UPDATE II: Thank you to Steven Haines for the clear and concise Howto giude on the RestFixture.
I am currently involved in building a REST API. Our direct customer proxy (the architecture team) needs to "understand" how we implement the agreed acceptance criteria and it has also asked to document the API.
FitNesse is our tool of choice for writing functional Customer Acceptance Tests; we currently use it to implement this type of tests for other parts of the system we're building. So it came natural to start using it for documenting the API.
At first we implemented the tests using essentially ActionFixtures. The approach adopted consisted of "wrapping" the REST API in more descriptive metods that could be
After the first dozen of tests it was apparent that this approach was not ideal. Tests were not clear enough and maintaining the fixtures was hard and time consuming as the amount of code duplication was high for any standard. New tests required us writing more code and, in fact, we were testing just the behaviour of the backend without giving enough exposure to the API itself - consequently, our tests were not descriptive enough to work as live documentation.
So I decided to write a new "type" of fixture, inspired by the
ActionFixture, the RestFixture.
The core principles underpinning the decision to write a new fixture were the following:
- For documenting a REST API you need to show how the API looks like. For REST this means
- show what the resource URI looks like. For example
- show what HTTP operation is being executed on that resource. Specifically which one fo the main HTTP verbs where under test (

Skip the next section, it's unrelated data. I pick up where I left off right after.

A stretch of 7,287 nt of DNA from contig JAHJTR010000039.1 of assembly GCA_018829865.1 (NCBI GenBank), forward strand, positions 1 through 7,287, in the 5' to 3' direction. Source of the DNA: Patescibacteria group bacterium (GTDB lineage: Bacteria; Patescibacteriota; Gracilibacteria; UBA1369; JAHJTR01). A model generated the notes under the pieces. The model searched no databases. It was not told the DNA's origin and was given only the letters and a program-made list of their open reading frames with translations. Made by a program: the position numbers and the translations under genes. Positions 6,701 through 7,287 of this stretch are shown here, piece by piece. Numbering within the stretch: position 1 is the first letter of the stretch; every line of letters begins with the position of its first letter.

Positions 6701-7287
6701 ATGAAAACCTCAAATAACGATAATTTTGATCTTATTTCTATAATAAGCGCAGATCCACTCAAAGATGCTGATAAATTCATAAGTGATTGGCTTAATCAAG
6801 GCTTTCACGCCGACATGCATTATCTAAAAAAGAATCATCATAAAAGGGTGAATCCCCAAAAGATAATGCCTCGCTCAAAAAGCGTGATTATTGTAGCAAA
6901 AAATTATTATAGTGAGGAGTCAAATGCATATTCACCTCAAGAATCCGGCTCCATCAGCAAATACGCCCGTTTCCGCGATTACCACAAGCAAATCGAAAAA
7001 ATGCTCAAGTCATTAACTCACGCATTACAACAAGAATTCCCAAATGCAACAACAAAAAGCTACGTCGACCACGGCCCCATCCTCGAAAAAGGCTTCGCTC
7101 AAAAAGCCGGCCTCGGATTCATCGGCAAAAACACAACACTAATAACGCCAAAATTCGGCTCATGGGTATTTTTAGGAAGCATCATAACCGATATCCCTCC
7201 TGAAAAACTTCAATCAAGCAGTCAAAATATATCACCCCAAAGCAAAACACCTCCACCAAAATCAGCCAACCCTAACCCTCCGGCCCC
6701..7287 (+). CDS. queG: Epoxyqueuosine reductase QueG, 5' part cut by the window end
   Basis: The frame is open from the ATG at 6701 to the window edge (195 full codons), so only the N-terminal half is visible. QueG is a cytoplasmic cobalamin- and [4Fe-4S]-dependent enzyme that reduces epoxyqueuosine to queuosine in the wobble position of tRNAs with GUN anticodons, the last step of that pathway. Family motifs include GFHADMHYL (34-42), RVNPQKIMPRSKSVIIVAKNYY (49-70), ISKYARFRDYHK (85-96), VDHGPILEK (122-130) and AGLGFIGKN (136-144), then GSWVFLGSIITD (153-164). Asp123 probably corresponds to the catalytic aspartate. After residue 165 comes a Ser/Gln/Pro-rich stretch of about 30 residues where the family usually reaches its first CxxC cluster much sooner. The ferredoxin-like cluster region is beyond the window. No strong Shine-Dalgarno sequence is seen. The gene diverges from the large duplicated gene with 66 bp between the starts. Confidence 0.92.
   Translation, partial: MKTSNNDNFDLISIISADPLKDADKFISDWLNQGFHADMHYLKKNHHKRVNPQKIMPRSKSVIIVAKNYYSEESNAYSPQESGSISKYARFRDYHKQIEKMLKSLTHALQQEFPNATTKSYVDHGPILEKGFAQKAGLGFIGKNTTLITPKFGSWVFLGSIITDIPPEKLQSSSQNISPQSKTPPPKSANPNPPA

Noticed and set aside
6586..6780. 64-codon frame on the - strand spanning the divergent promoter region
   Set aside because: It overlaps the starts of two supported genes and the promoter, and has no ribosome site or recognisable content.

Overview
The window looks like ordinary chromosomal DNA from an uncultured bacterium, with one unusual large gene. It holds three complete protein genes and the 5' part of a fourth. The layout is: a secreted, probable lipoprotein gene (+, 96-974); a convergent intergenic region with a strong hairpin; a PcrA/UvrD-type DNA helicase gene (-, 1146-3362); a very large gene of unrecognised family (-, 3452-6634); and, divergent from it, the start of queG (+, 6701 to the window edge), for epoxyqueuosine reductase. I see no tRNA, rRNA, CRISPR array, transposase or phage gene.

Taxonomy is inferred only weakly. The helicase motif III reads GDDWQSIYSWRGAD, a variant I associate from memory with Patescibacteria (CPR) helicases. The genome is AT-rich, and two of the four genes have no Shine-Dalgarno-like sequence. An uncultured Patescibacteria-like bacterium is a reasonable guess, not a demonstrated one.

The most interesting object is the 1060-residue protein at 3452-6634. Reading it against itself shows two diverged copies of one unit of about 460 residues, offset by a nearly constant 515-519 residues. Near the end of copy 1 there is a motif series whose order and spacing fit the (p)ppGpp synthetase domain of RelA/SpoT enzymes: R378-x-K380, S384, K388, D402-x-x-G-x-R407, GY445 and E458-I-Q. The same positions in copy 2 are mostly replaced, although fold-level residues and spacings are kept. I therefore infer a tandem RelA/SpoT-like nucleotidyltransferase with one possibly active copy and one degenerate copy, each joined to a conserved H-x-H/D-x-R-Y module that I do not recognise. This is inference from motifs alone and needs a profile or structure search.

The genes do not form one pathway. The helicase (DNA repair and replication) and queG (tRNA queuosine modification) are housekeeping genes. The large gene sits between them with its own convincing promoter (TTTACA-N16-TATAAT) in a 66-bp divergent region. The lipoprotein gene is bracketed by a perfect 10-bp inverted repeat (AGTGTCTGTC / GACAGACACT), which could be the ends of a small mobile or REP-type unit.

- have the ability to set headers and body in the request
- check expectations on the return code of the call in order to document the behaviour of the API
- check expectation on the HTTP headers and body in the response. Again, to document the behaviour
- I didn't want to maintain fixture code. If I could only write the tests...
- I wanted to be able to let the customer proxies to write the tests... And they understand Wiki syntax more than Java.
RestFixtureat a glance
ActionFixture, therefore all the
ActionFixturegoodies are available. On top of that it contains the following 7 methods:
header: to be able to set the headers for the next request (a CRLF separated list of
body: to allow request body input, essential for
let: to allow data from the response headers and body to be extracted and assigned to a label that can then be passed around. For example our API specifies that when you create a resource using
POST, the newly created resource URI is in the
Locationheader. This URI is necessary in order to perform further operations on that resource (for example,
DELETEit in a teardown).
DELETE, to execute requests.
Each test is a rown on a
RestFixturetable and it has the following format:
VERBis one of
DELETE(at the moment we're not supporting
uriis the resource URI
?retis the expected return code of the request. it can be expressed as a regular expression, that is you can write 2\d\d if you expect any code between 200 and 299.
?headersis the expected list of headers. In fact, the expectation is checked by verifying that *all* the headers in here are present in the response. Each header must go in a newline and both name and value can be expressed as regular expressions to match in order to verify inclusion.
?bodyit's the expected body in the response. This is expressed as a list of XPath expressions to allow greater flexibility.
The following pictures are snapshots taken from FitNesse with the aim of providing examples of usage of the
RestFixture. The notes before each test explain the details of the fixture itself.
It's worth noticing that, generally, expectations are not matched by string comparing the expected value with the actual value. Expectations on headers are verified by checking that the expected set of headers is included in the actual set of headers, similarly with the body where expectations are matched by checking existences of nodes for a given path.
RestFixtureallows to write FitNesse tests without having to write any Java code to back up the fixtures. Tests are clear and easy to read/write and this obviously improves their readability. Therefore it works well for documenting the API and the behaviour of the system under test. Looking it from another angle, the fixture, essentially, implements a REST DSL, that allows customers to write tests on their own.